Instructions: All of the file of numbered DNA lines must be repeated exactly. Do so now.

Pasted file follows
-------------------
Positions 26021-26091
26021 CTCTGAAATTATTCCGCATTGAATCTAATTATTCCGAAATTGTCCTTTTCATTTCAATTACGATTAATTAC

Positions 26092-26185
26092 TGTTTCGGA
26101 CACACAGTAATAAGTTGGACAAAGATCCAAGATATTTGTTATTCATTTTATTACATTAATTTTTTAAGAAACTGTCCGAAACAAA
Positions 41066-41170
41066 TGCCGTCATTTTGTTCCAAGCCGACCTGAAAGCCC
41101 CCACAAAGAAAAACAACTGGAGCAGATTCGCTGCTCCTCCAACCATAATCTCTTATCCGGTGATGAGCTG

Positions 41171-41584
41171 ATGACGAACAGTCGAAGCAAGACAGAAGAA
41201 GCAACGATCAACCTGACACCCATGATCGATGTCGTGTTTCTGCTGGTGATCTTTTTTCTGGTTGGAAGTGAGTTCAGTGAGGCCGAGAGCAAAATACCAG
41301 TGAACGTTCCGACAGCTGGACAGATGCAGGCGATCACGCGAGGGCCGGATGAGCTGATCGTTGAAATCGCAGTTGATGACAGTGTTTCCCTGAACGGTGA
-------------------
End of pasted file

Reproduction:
Positions 26021-26091
26021 CTCTGAAATTATTCCGCATTGAATCTAATTATTCCGAAATTGTCCTTTTCATTTCAATTACGATTAATTAC

Positions 26092-26185
26092 TGTTTCGGA
26101 CACACAGTAATAAGTTGGACAAAGATCCAAGATATTTGTTATTCATTTTATTACATTAATTTTTTAAGAAACTGTCCGAAACAAA
Positions 41066-41170
41066 TGCCGTCATTTTGTTCCAAGCCGACCTGAAAGCCC
41101 CCACAAAGAAAAACAACTGGAGCAGATTCGCTGCTCCTCCAACCATAATCTCTTATCCGGTGATGAGCTG

Positions 41171-41584
41171 ATGACGAACAGTCGAAGCAAGACAGAAGAA
41201 GCAACGATCAACCTGACACCCATGATCGATGTCGTGTTTCTGCTGGTGATCTTTTTTCTGGTTGGAAGTGAGTTCAGTGAGGCCGAGAGCAAAATACCAG
41301 TGAACGTTCCGACAGCTGGACAGATGCAGGCGATCACGCGAGGGCCGGATGAGCTGATCGTTGAAATCGCAGTTGATGACAGTGTTTCCCTGAACGGTGA